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Epiphone VS Gibson

Wise Guy

Member
Joined
Apr 3, 2021
Messages
62
First hand experience, I own a 2020 Gibson LP Standard 60's and wanted to purchase its Epiphone twin version. Finally got it and the fretboard material is complete nonsense. It's super rough and porous. Not to mention I needed a complete fret leveling on a brand new guitar. It was my fault though for ordering sight unseen...Then again, the price difference should've been a good indicator.
 
Joined
Aug 7, 2021
Messages
25
First hand experience, I own a 2020 Gibson LP Standard 60's and wanted to purchase its Epiphone twin version. Finally got it and the fretboard material is complete nonsense. It's super rough and porous. Not to mention I needed a complete fret leveling on a brand new guitar. It was my fault though for ordering sight unseen...Then again, the price difference should've been a good indicator.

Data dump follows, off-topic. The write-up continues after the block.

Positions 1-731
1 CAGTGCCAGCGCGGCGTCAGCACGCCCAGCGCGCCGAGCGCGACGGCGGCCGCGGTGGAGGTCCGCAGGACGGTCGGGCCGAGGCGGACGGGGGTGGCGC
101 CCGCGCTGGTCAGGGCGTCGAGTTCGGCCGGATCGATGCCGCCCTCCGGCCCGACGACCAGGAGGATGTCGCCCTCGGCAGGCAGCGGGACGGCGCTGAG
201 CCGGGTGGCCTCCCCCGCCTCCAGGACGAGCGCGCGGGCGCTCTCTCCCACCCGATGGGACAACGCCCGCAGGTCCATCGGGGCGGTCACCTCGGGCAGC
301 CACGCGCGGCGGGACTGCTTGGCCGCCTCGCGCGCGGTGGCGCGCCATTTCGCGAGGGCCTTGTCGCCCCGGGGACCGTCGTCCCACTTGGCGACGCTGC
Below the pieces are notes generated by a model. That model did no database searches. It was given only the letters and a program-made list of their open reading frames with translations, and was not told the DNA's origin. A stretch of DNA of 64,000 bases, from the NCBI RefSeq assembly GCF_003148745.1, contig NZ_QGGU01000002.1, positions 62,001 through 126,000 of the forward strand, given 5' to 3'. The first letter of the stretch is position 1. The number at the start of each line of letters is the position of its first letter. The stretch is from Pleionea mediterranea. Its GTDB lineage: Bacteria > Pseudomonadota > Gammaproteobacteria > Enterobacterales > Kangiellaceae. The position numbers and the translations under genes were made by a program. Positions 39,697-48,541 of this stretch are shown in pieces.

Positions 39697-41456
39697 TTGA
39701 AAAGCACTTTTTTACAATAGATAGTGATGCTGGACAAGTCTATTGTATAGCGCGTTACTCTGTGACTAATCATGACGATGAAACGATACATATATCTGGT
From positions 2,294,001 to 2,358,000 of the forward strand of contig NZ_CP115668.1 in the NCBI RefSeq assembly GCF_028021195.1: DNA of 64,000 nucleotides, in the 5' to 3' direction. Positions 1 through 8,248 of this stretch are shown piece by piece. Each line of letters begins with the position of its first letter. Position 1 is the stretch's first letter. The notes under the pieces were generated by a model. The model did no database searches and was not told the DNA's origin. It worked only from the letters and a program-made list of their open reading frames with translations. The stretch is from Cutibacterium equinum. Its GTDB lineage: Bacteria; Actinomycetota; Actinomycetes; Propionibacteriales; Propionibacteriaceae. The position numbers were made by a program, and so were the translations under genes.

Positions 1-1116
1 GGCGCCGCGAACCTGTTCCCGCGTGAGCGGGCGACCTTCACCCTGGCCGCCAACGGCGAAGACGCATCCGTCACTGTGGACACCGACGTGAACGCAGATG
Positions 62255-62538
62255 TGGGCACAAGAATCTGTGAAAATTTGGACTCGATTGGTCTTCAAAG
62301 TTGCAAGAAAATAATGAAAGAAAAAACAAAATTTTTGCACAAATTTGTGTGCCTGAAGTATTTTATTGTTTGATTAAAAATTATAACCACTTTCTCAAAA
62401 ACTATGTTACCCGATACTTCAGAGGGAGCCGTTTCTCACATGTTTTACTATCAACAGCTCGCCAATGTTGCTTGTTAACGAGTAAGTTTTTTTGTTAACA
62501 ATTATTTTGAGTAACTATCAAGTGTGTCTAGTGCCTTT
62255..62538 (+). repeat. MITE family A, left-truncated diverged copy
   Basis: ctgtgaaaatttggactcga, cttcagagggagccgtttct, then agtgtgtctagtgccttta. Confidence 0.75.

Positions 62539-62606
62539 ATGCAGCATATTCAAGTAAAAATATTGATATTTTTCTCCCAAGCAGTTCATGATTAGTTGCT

When I special ordered a beautiful red Epiphone Les Paul Modern in 2021 during the Pandemic, I had been convinced by literally dozens of YouTube review websites that they were totally comparable instruments, on par with a $3000 Gibson!

Unfortunately reality bites, and when it finally arrived (after a long 8 months of waiting) the neck was unplayable, and the tech at Sam Ashe couldn't even send it out to have it Plekked, as it was badly twisted, and the frets were a mess. I personally reviewed that guitar before pulling the plug, and it was beautiful looking from 2 feet away, I give them that! But they showed me 5 others that also arrived in the same shipment, they all had neck/fret issues and were going back.

The next morning I added another $1000 to my refund, and ordered a Gibson Studio Les Paul Plus from Sweetwater online (I had 6 to pick from, and it arrived in 3 days). It was beautiful and the neck was perfect (it had been factory plekked) and the final setup "to my specs" was done flawlessly by the tech guys at Sweetwater (for an extra $50). It was well worth the difference, at least in my humble opinion.